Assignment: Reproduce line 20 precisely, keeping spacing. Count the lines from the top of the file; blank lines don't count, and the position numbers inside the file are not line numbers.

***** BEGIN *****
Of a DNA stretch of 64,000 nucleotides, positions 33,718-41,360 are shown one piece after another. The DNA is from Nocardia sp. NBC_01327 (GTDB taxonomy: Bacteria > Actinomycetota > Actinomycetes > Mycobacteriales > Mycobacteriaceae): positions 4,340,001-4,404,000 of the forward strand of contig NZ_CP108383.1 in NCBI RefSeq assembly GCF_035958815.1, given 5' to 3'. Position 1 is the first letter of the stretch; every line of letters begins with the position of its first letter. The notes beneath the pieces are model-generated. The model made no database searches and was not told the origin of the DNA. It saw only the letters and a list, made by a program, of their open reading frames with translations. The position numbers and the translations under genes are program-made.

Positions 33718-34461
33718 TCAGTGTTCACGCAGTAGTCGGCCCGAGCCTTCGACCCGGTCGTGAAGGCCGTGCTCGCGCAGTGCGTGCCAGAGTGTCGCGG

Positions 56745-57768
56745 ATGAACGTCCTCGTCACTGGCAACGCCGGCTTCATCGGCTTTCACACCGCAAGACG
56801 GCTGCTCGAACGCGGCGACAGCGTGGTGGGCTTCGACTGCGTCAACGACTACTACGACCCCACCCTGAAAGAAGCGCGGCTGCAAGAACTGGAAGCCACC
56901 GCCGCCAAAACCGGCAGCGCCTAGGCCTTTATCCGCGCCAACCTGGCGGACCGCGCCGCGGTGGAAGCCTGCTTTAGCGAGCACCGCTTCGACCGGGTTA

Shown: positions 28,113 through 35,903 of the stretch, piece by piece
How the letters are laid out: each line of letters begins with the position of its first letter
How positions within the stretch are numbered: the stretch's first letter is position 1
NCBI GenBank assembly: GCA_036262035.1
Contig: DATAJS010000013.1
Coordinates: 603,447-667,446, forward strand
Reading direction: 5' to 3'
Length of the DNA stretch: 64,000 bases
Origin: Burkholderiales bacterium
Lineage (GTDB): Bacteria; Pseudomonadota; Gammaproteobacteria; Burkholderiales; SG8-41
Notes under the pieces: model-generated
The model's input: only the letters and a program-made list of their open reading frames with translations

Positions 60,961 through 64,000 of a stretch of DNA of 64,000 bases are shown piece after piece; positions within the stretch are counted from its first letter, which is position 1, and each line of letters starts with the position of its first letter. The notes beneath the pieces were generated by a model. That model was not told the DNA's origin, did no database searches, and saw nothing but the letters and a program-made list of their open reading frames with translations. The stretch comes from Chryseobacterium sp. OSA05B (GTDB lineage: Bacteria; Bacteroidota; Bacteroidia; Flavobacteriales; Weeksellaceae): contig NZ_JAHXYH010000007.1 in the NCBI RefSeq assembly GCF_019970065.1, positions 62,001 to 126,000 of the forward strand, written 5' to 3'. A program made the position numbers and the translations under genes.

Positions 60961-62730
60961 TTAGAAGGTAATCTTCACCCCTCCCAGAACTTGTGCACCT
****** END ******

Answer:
Positions 60,961 through 64,000 of a stretch of DNA of 64,000 bases are shown piece after piece; positions within the stretch are counted from its first letter, which is position 1, and each line of letters starts with the position of its first letter. The notes beneath the pieces were generated by a model. That model was not told the DNA's origin, did no database searches, and saw nothing but the letters and a program-made list of their open reading frames with translations. The stretch comes from Chryseobacterium sp. OSA05B (GTDB lineage: Bacteria; Bacteroidota; Bacteroidia; Flavobacteriales; Weeksellaceae): contig NZ_JAHXYH010000007.1 in the NCBI RefSeq assembly GCF_019970065.1, positions 62,001 to 126,000 of the forward strand, written 5' to 3'. A program made the position numbers and the translations under genes.